:A Digital Forensics XML report that includes information about the source media, how the bulk_extractor program was compiled and run, the time to process the digital evidence, and a meta report of the information that was found.
+
00000000  62 6f 6f 6b 00 00 00 00  6d 61 72 6b 00 00 00 00  |book....mark....|
 +
</pre>
  
==Post-Processing==
+
These [[Mac OS X Alias Files|alias files]] contain additional date and time values.
  
We have developed four programs for post-processing the bulk_extractor output:
+
Also check the following files for references to deleted .fpbf paths:
;bulk_diff.py
+
<pre>
:This program reports the differences between two bulk_extractor runs. The intent is to image a computer, run bulk_extractor on a disk image, let the computer run for a period of time, re-image the computer, run bulk_extractor on the second image, and then report the differences. This can be used to infer the user’s activities within a time period.
+
/Users/$USERNAME/Library/Preferences/com.apple.finder.plist
;cda_tool.py
+
/Users/$USERNAME/Library/Preferences/com.apple.sidebarlists.plist
:This tool, currently under development, reads multiple bulk_extractor reports from multiple runs against multiple drives and performs a multi-drive correlation using Garfinkel’s Cross Drive Analysis technique. This can be used to automatically identify new social networks or to identify new members of existing networks.
+
</pre>
;identify_filenames.py
+
:In the bulk_extractor feature file, each feature is annotated with the byte offset from the beginning of the image in which it was found. The program takes as input a bulk_extractor feature file and a DFXML file containing the locations of each file on the drive (produced with Garfinkel’s fiwalk program) and produces an annotated feature file that contains the offset, feature, and the file in which the feature was found.
+
;make_context_stop_list.py
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:Although forensic analysts frequently make “stop lists”—for example, a lsit of email addresses that appear in the operating system and should therefore be ignored—such lists have a significant problem. Because it is relatively easy to get an email address into the binary of an open source application, ignoring all of these email addresses may make it possible to cloak email addresses from forensic analysis. Our solution is to create context-sensitive stop lists, in which the feature to be stopped is presented with the context in which it occures. The make_context_stop_list.py program takes the results of multiple bulk_extractor runs and creates a single context-sensitive stop list that can then be used to suppress features when found in a specific context. One such stop list constructed from Windows and Linux operating systems is available on the bulk extractor website.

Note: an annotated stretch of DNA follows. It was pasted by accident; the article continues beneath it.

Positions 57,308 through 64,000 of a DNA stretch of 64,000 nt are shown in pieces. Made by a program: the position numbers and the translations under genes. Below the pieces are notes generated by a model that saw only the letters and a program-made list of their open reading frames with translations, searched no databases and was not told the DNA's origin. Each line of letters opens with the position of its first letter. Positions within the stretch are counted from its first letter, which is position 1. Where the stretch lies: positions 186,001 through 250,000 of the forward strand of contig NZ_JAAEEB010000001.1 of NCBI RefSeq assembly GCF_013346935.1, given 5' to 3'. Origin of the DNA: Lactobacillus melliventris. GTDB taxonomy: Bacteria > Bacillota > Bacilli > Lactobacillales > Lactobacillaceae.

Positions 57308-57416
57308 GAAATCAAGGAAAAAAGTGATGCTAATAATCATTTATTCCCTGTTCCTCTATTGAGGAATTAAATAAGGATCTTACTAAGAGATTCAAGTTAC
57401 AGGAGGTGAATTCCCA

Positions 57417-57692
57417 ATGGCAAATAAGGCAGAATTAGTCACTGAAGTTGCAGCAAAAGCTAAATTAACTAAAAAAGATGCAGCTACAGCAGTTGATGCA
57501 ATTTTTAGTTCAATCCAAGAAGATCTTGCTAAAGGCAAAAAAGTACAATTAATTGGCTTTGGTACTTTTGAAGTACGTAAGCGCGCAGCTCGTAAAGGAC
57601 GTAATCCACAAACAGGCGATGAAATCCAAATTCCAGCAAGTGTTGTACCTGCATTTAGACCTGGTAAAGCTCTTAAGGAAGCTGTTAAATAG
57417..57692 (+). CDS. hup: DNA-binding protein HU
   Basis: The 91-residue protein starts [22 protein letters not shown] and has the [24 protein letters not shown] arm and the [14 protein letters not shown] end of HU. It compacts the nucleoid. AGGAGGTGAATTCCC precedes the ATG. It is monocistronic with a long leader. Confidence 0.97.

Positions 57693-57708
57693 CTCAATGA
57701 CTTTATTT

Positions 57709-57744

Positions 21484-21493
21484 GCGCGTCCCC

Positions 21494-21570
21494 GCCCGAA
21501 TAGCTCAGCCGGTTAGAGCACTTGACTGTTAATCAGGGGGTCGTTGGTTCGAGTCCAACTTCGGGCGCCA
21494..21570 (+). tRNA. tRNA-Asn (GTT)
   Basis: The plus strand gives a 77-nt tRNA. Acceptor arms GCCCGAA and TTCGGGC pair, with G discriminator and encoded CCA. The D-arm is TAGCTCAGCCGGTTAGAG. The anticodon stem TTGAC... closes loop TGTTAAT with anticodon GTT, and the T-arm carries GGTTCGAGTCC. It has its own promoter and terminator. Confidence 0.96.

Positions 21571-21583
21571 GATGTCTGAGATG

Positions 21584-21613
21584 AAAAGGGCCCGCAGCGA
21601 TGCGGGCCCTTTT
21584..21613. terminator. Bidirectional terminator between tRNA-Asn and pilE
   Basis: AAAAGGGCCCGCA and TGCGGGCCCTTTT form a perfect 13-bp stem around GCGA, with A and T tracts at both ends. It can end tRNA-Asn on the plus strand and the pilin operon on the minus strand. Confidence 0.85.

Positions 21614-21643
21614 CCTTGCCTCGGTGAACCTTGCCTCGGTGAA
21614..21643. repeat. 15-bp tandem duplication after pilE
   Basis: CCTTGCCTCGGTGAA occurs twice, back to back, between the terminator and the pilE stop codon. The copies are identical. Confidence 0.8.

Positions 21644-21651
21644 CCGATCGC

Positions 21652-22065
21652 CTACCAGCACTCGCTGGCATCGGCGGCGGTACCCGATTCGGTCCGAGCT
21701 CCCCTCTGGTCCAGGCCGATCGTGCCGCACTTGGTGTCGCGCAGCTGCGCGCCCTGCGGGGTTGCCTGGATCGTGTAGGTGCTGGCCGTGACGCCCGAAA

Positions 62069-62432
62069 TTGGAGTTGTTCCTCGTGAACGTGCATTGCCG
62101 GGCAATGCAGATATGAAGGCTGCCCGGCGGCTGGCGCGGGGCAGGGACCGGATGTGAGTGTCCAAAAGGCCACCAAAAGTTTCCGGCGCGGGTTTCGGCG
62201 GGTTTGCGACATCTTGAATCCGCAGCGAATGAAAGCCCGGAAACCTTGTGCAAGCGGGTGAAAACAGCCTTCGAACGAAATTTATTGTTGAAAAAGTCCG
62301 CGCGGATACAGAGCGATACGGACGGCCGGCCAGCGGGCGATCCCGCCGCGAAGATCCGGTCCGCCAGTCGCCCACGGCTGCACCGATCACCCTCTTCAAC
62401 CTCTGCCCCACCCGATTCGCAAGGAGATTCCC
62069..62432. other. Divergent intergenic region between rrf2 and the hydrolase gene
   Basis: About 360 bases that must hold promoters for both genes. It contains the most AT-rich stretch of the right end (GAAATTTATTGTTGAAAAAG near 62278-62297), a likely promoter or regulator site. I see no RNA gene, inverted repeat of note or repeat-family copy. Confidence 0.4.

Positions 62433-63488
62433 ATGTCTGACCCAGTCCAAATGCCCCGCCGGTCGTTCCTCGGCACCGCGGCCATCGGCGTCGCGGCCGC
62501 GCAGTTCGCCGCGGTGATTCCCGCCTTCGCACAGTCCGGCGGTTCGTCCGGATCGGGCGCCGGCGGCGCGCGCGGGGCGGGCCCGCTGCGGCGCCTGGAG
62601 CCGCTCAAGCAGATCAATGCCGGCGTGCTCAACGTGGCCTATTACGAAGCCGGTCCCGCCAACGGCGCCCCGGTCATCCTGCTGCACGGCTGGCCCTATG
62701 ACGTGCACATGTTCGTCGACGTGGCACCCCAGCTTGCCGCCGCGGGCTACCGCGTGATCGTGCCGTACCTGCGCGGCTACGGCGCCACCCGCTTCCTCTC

+
  
== Download ==
+
Actual burning of optical media is logged in:
The current version of '''bulk_extractor''' is 1.3. It can be downloaded from https://github.com/simsong/bulk_extractor
+
<pre>
 +
/var/log/system.log
 +
/Users/$USERNAME/Library/Logs/DiscRecording.log
 +
/private/var/.logs_exporter/cache/Users/$USERNAME/Library/Logs/DiscRecording.log
 +
</pre>
  
==Sample Output==
+
== HFS/HFS+ date and time values ==
Running on 2.4Ghz iMac with MacOS 10.5.8 on the nps-2009-realistic.aff disk image, bulk extractor version 0.0.10 took 21816 seconds (6 hours, 3 minutes) and produced an [[Media:Nps-2009-realistic.extract.txt|output with 14,160 lines]].
+
  
Here are the first 200 lines:
+
In HFS+ date and time values are stored in an unsigned 32-bit integer containing the number of seconds since January 1, 1904 at 00:00:00 (midnight) UTC (GMT). This is slightly different from HFS where the date and time value are stored using the local time. The maximum representable date is February 6, 2040 at 06:28:15 UTC (GMT). The date values do not account for leap seconds. They do include a leap day in every year that is evenly divisible by four. This is sufficient given that the range of representable dates does not contain 1900 or 2100, neither of which have leap days. Also see: [http://web.archive.org/web/20090214212148/http://developer.apple.com/technotes/tn/tn1150.html Technical Note TN1150 - HFS Plus Volume Format]
 +
 
 +
Converting HFS/HFS+ date and time values with Python:
 
<pre>
 
<pre>
Input file: /corp/images/nps/nps-2009-domexusers/nps-2009-realistic.aff
+
import datetime
Starting page number: 0
+
Last processed page number: 2559
+
Time: Tue Aug 11 04:39:03 2009
+
  
Top 10 email addresses:
+
print datetime.datetime( 1904, 1, 1 ) + datetime.timedelta( seconds=0xCBDAF25B )
=======================
+
</pre>
domexuser1@gmail.com: 572
+
domexuser2@gmail.com: 412
+
domexuser3@gmail.com: 319
+
ips@mail.ips.es: 268
+
premium-server@thawte.com: 252
+
CPS-requests@verisign.com: 243
+
someone@example.com: 232
+
domexuser2@live.com: 192
+
inet@microsoft.com: 145
+
domexuser2@hotmail.com: 138
+
  
Top 10 email domains:
+
== Launch Agents ==
=====================
+
<pre>
gmail.com: 1693
+
/System/Library/LaunchAgents/
hotmail.com: 630
+
</pre>
netscape.com: 543
+
example.com: 470
+
microsoft.com: 390
+
thawte.com: 376
+
live.com: 329
+
msn.com: 298
+
mail.ips.es: 268
+
passport.com: 267
+
  
Top 10 URLs:
+
== Launch Daemons ==
=====================
+
System-wide:
http://www.microsoft.com/contentredirect.asp.: 6257
+
<pre>
http://ocsp.verisign.com0: 3030